Good morning, breakfasters!
I’ve been trying to square the ways in which the court got technology right in Riley, and completely confused in Aereo, and wanted to share some tentative thoughts. Granted, the cellphone case is a constitutional case and Aereo is about a statute. Granted the first has to do with illegal searches and the second has to do with intellectual property. And perhaps, most important, as Eric points out and Linda Greenhouse makes plain, the justices can better empathize with someone whose phones have been searched than someone stealing broadcast television using cunning little dime-sized antennas.
But it seems to me that the reason the decision in Aereo is so murky and seems to do little more than clarify that, in the future, it is best not to be Aereo, has more to do with the court’s difficulty in predicting future technology than anything else. We were all quick to fete the court for finally getting it on new technology in the cellphone cases yesterday. But cellphones hardly represent new technology. They represent old-new technology. Part of the reason the justices could speak out so strongly and in a unitary voice about cellphone searches is that they have all been carrying one around for a decade. But beyond agreeing that Aereo was doing something that made them feel kind of hinky, they don’t know what to make of the case. That’s why, Emily, Stephen Breyer in the majority and Antonin Scalia in dissent are engaged in a battle of bad analogies: A photocopier in the library? Seriously? That and the fact that the majority simply promises—by assertion—that the case won’t impact upon “resolution of questions about cloud computing, remote storage DVRs and other novel matters not now before us,” has a lot of people very, very freaked out about what Aereo means for innovation and emerging technologies. I don’t pretend to be any kind of expert about this, but when the court assures us that we shouldn’t worry about the tech implications because we shouldn’t worry about the tech implications, I tend to worry. About the tech implications.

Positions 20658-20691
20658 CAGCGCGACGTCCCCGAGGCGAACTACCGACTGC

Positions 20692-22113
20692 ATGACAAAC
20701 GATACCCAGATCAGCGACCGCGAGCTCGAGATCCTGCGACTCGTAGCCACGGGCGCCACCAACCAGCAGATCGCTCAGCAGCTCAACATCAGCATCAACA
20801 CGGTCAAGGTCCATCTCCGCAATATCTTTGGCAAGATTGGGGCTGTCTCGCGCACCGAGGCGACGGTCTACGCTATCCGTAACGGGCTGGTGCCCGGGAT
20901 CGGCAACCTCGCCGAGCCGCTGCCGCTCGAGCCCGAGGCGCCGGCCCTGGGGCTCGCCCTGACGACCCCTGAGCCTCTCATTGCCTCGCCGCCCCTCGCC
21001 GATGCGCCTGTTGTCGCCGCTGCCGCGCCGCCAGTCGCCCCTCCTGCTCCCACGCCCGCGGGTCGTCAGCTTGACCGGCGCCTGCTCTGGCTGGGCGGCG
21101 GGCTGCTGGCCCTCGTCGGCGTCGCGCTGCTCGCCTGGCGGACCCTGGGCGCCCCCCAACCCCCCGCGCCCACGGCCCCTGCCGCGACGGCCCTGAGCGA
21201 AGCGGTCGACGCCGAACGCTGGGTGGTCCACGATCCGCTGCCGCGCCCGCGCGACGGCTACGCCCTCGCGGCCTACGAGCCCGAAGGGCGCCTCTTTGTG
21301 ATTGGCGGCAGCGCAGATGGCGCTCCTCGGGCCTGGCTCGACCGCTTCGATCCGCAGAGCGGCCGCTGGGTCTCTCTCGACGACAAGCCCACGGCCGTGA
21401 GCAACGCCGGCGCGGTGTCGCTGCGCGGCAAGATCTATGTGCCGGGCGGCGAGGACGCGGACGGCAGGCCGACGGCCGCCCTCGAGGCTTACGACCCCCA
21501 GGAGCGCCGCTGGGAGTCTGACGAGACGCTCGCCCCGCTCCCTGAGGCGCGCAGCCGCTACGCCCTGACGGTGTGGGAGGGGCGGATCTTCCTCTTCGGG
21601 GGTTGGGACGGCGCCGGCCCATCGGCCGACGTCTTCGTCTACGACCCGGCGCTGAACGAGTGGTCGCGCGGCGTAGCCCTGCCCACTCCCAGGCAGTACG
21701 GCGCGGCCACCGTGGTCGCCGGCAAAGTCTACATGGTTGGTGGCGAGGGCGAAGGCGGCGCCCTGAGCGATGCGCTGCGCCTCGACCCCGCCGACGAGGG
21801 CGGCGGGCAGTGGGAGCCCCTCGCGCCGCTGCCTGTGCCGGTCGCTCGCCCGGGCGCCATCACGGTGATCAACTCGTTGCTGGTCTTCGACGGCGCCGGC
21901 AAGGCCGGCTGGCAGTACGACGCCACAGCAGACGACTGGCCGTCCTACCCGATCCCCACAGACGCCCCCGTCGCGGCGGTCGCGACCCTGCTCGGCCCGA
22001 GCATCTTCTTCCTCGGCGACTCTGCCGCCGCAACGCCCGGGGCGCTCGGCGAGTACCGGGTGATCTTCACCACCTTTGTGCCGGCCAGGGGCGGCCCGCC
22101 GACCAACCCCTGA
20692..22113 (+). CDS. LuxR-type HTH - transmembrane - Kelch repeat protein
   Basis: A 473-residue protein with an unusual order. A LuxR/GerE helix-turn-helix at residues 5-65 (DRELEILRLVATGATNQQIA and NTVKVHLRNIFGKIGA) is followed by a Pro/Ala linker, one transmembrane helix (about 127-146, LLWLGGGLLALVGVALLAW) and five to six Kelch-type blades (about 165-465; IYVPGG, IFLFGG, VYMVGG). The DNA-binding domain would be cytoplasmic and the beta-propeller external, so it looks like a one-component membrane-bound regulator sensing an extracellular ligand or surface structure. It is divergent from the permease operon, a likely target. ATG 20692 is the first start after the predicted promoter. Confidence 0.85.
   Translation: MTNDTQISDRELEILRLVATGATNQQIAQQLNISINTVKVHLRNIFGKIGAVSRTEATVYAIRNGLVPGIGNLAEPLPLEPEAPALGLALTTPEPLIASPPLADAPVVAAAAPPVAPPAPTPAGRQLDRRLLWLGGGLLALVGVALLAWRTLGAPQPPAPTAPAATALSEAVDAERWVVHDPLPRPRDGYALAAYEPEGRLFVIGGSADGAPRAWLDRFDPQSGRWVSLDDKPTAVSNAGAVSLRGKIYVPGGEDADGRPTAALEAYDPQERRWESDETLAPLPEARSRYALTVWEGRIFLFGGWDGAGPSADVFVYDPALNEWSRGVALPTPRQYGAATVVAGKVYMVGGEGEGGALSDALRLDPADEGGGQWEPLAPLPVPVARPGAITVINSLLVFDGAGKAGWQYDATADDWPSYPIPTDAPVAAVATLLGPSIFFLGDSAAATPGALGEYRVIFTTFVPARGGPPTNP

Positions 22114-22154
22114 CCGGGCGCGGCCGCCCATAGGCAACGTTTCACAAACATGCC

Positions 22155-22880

One common complaint about the justices and new technology is that when they don’t understand it—we saw this in Quon, the pager case—they just kick the can down the road and hope for the best. Here is how Kennedy put it in Quon: “The judiciary risks error by elaborating too fully on the Fourth Amendment implications of emerging technology before its role in society has become clear.” Certainly there is wisdom there. The court shouldn’t be out there crafting rules before they understand how an emerging technology is going to be used. But Aereo is a kick the can down the road case. And there are costs there, as well, especially for innovation.
One brief response to Posner Sr., on administration of the court: I think Chief Justice Roberts actually does a pretty good job on most day-to-day administration matters, but this is the time of year at which all I can think is: Really? Is it so terribly hard to make decision days accessible and transparent and coherent and user-friendly? Is it beyond comprehension that the same citizens who store their lives on a device would like to know what the court is doing. On a device. Like it or not, the Internet, video, audio, and Twitter are as much “a pervasive and insistent part of daily life,” to quote the chief in the cellphone case, as our cellphones. And that “the proverbial visitor from Mars might conclude” that there is something truly odd about a court that continues to hand down decisions as it did in 1894, in the dark, and in secret. But perhaps that is all a fight for another day. Right now I have to jump on SCOTUSblog to read decisions.